“Students now have to rely solely on mobile bank transfers on our phones with deductions from the banks for every transfer made.

Those of us that have the old notes aren’t finding it easy to deposit them in the bank. The PoS vendors are really living the life as a withdrawal of N5,000 attracts a charge of not less than N1,000 which is very discouraging,” he said.

Ndigwe stated that the use of transfers on students’ smartphones is the most convenient way so far. This according to him is because the banks at the university’s annex campus were not dispensing the new notes but the main campus has active banks that should be dispensing the new naira notes.

Deposit money banks have taken additional measures to quicken the flow of naira notes. These measures, among others, include deployment of extra technical supports for online payments, additional security at ATMs to ensure all-clock usage, technological back-up to reduce online downtime to the barest minimum, additional staff deployment to counters to attend to cash transactions and timely interbank and inter-branch networking to bridge any gap.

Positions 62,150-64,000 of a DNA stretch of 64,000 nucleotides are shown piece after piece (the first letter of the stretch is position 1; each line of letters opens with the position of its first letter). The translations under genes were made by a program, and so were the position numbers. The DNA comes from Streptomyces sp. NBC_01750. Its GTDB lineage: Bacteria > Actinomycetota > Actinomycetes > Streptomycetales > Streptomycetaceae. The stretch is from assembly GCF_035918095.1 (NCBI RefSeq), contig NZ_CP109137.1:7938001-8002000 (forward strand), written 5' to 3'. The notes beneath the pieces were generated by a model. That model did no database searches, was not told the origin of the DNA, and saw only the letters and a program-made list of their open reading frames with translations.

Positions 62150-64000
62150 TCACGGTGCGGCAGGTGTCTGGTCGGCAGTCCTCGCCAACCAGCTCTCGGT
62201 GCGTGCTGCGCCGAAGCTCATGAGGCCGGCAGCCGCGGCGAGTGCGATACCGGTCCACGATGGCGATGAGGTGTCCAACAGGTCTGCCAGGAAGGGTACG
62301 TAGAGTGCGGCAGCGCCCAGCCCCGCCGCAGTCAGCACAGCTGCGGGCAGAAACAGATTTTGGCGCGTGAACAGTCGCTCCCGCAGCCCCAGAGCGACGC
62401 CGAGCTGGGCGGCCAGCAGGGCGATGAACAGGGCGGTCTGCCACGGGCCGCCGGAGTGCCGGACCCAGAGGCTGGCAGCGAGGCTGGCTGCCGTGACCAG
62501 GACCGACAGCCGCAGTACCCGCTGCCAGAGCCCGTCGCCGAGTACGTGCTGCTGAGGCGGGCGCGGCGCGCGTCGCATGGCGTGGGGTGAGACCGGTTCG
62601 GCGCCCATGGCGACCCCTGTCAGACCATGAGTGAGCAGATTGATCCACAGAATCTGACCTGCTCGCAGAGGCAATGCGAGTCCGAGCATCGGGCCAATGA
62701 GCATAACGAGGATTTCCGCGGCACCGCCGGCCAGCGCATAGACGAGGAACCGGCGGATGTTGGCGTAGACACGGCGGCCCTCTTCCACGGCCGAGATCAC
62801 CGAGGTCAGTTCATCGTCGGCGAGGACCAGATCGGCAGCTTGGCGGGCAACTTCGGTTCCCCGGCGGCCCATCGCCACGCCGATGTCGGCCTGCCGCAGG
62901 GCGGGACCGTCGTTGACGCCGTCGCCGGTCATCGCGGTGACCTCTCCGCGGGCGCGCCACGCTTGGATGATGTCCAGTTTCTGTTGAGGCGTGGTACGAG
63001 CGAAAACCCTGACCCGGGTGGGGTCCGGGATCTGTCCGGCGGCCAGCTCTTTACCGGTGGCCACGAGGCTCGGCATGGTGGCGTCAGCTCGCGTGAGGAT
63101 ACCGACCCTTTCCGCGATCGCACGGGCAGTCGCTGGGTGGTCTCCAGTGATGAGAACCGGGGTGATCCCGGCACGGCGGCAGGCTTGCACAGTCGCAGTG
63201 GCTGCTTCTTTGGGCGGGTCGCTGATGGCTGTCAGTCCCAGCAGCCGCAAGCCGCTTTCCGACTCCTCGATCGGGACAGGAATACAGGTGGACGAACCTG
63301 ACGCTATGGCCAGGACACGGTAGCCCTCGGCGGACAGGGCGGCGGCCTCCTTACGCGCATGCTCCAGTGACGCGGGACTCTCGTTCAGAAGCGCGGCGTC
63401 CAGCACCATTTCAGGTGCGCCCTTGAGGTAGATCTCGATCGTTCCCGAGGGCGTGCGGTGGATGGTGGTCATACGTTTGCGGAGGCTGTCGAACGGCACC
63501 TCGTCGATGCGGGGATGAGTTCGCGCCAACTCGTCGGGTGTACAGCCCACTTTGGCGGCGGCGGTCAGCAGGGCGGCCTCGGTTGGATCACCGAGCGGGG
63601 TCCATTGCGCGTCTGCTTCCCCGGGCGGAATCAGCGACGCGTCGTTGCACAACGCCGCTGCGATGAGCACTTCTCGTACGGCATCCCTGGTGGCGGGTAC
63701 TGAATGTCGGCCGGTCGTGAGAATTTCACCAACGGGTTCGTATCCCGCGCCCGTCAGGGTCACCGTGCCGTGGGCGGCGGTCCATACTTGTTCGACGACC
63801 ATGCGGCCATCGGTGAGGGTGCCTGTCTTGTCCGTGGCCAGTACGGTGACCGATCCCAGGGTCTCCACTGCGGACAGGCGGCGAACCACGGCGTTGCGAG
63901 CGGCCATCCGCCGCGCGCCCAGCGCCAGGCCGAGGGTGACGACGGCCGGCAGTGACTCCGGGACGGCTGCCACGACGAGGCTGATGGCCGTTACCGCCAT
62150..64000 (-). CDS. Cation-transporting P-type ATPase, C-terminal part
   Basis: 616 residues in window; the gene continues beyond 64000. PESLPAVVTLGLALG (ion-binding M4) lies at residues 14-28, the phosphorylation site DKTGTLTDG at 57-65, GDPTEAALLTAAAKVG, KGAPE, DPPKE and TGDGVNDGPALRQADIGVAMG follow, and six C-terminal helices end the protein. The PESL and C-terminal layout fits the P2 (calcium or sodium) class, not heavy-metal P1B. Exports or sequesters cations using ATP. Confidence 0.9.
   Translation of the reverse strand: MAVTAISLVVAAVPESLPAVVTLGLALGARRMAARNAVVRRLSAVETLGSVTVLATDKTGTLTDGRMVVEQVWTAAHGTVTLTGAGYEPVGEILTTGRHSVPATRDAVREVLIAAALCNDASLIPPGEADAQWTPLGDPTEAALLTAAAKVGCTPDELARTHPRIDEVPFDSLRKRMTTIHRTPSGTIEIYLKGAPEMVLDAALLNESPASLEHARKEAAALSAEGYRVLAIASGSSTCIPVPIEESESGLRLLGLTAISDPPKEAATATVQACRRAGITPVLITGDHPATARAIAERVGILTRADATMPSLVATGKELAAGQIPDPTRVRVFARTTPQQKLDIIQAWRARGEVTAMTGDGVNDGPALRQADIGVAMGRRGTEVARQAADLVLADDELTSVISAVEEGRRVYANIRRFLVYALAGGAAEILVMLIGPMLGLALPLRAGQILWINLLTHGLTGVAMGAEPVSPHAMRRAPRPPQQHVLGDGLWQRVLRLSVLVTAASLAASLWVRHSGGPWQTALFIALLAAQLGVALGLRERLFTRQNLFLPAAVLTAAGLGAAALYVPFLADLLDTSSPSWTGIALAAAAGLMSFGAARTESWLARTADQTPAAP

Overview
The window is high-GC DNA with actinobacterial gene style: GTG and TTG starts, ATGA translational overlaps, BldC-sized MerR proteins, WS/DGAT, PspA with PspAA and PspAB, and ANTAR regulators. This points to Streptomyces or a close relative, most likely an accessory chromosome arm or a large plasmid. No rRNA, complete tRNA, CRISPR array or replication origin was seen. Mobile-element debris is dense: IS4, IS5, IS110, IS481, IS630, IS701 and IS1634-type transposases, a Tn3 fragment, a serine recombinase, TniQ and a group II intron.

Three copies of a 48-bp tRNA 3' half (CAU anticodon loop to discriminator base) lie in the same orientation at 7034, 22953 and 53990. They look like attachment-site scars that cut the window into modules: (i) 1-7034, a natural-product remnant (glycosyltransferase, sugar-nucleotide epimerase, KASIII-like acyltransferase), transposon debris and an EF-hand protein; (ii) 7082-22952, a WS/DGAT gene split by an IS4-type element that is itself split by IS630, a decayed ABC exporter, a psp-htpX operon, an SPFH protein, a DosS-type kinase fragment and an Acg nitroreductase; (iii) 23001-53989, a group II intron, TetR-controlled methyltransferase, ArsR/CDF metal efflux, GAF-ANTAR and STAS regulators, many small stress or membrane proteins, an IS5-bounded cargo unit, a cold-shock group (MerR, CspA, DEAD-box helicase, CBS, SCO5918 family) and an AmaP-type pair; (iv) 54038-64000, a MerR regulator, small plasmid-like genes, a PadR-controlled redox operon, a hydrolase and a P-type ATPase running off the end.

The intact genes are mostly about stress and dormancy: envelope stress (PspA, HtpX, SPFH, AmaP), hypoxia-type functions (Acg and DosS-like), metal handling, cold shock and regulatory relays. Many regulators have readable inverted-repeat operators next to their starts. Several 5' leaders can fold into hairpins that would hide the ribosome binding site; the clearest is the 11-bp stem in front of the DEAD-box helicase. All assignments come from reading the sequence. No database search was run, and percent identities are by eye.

Similarly, another student, Ifunanya, from the mass communication department of Babcock University, said the naira scarcity is affecting her so much that she cannot even go to the banks to make any transactions or withdrawal because of the number of people there.

“I cannot buy data or send money because of the bad network of Zenith Bank. The new currency is not in circulation and I cannot use the old one because of it being rejected here so I have to use my card, and in using my card, the banks charge extra.

“PoS vendors are charging N200 for every N1000 transaction, and it’s so crazy. This has made me stop withdrawing money,” she said.

Ifunanya further explained that she buys things on campus through USSD transfer because her bank’s app was not functioning well in the face of the crisis.